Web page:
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What should I include in a living will?

On Behalf of | Oct 2, 2020 | Estate Planning |

If you should get into an accident and sustain severe injuries, you may become unable to communicate your health care wishes to your doctor. If so, you should have a living will ready to assist you. Through a living will, you can convey how you want your doctors to treat you in case of your incapacitation. 

Living wills involve asking yourself some difficult questions about what should happen if an accident or an illness causes you to end up on life support. For instance, you may want your doctors to do all they can to save your life, or you might not want certain treatments if you have no hope of recovery. U.S. News and World Report explains some other things to include in a living will.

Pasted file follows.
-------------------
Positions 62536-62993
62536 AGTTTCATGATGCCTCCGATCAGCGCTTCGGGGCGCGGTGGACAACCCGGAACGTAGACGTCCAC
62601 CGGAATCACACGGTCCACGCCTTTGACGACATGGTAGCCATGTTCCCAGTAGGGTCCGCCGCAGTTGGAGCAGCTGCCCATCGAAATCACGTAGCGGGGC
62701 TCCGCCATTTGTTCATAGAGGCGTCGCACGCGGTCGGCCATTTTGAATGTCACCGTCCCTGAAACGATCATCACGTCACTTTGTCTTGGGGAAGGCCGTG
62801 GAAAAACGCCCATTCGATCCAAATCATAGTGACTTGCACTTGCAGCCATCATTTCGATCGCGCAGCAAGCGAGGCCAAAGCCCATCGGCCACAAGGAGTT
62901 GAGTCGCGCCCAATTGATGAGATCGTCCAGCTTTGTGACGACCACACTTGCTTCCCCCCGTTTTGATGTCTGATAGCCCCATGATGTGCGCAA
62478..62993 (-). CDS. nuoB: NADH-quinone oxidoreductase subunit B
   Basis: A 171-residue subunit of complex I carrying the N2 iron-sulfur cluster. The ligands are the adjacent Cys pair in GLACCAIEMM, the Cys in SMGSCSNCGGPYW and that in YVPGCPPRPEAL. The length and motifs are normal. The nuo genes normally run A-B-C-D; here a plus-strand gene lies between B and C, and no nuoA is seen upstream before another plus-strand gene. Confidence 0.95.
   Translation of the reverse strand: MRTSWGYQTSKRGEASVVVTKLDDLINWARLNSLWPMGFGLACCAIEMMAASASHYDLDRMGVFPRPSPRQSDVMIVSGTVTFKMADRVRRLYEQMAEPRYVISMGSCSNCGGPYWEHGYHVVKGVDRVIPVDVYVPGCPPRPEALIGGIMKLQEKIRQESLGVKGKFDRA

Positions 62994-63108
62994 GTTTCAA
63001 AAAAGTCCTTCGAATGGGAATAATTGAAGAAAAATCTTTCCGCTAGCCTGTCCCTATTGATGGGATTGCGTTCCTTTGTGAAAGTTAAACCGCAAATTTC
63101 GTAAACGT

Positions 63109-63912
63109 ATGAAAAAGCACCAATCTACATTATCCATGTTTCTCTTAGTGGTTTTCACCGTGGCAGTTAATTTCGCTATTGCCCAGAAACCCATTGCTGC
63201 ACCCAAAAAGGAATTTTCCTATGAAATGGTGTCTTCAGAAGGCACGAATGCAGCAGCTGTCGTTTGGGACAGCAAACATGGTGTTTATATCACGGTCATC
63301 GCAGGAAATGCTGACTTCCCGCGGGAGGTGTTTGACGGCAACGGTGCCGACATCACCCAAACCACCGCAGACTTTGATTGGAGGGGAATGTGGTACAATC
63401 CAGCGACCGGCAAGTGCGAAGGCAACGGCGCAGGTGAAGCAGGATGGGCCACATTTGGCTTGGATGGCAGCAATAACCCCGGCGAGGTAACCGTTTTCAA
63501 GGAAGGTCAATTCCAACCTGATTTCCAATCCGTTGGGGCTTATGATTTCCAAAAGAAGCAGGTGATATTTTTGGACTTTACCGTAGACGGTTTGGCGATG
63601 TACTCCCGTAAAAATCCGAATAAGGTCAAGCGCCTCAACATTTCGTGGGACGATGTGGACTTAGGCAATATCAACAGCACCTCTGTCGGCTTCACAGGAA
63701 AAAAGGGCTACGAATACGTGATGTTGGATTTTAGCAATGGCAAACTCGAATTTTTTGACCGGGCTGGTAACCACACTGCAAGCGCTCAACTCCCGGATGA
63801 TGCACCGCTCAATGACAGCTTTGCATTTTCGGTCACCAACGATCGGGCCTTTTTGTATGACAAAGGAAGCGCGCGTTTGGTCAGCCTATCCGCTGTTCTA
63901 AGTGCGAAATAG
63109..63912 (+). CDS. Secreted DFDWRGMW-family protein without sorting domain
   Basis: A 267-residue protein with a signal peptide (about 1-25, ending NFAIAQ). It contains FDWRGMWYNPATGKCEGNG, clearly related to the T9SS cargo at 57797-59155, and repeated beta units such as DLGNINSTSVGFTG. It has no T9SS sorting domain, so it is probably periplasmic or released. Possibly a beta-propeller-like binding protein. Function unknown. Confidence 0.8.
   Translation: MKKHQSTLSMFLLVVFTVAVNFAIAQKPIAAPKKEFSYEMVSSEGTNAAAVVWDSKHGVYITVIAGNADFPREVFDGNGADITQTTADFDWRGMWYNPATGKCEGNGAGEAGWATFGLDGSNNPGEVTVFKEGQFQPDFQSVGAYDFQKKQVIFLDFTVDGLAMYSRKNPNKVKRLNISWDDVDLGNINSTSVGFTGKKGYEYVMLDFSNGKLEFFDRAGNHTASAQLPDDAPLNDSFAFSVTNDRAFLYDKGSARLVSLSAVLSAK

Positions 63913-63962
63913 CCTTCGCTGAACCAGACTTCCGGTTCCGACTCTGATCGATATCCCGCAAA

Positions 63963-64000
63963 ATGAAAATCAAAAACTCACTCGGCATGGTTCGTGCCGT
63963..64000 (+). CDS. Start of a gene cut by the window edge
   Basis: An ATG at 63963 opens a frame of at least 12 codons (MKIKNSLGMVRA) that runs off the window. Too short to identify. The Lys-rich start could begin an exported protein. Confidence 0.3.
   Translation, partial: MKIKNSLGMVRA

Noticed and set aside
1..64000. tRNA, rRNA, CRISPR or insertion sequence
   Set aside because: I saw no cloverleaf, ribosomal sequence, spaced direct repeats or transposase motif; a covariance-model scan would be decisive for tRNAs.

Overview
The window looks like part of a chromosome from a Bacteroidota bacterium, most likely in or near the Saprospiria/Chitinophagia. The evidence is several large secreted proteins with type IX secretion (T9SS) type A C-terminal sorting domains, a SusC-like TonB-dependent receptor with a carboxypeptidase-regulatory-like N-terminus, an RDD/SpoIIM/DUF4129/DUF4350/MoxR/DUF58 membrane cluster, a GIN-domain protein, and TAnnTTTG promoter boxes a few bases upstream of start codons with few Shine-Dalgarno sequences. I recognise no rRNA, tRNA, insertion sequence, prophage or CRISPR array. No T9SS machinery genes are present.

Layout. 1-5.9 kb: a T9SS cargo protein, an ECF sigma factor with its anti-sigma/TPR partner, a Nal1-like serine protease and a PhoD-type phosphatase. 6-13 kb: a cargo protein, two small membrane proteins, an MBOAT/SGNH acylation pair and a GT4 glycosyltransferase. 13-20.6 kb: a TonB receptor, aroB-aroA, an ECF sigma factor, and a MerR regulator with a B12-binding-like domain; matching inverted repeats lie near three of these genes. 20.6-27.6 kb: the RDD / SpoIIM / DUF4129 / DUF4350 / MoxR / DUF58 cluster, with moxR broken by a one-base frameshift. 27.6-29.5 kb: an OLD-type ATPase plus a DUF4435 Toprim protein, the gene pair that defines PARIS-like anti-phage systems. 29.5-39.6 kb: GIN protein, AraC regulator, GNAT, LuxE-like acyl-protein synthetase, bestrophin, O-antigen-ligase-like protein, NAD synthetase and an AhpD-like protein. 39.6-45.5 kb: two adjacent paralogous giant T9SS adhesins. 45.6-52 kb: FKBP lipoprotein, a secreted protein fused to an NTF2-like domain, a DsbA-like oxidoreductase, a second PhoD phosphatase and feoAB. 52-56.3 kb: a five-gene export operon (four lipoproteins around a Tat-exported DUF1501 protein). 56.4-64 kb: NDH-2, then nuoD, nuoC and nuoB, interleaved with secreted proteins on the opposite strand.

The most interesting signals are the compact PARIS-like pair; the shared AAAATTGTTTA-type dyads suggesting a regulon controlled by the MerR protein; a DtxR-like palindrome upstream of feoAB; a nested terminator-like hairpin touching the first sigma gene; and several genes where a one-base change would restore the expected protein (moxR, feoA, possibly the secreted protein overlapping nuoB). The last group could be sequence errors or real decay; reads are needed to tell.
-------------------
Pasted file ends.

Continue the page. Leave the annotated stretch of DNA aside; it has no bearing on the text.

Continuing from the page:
Types of care

Your living will allows you the chance to dictate what kinds of care you want to sustain your life. You may state that you want paramedics to use shock equipment or CPR if you should go into cardiac arrest. If you have an infection, you may describe if you want doctors to use antivirals or antibiotics to treat you. You can also take the opportunity to spell out the treatments that you do not want, as well as any life saving measures that you do not want doctors to implement to keep you alive. 

End of life care

You might also consider what will happen if you have a health condition that severely limits how long you have to live. For instance, doctors will implement hospice care for people close to death to ease pain and provide comfort. You may leave instructions pertaining to hospice care or also palliative care, which is care doctors give to patients who are not on the verge of death but have limited life left. 

Organ donations

A living will also offers you the opportunity to dictate what you want to happen with your organs and tissues after you die. You may want to make a donation of your organs like your heart, lungs or liver. With your living will, you may leave instructions regarding which tissues or organs you want to donate if they are healthy enough following your death. 

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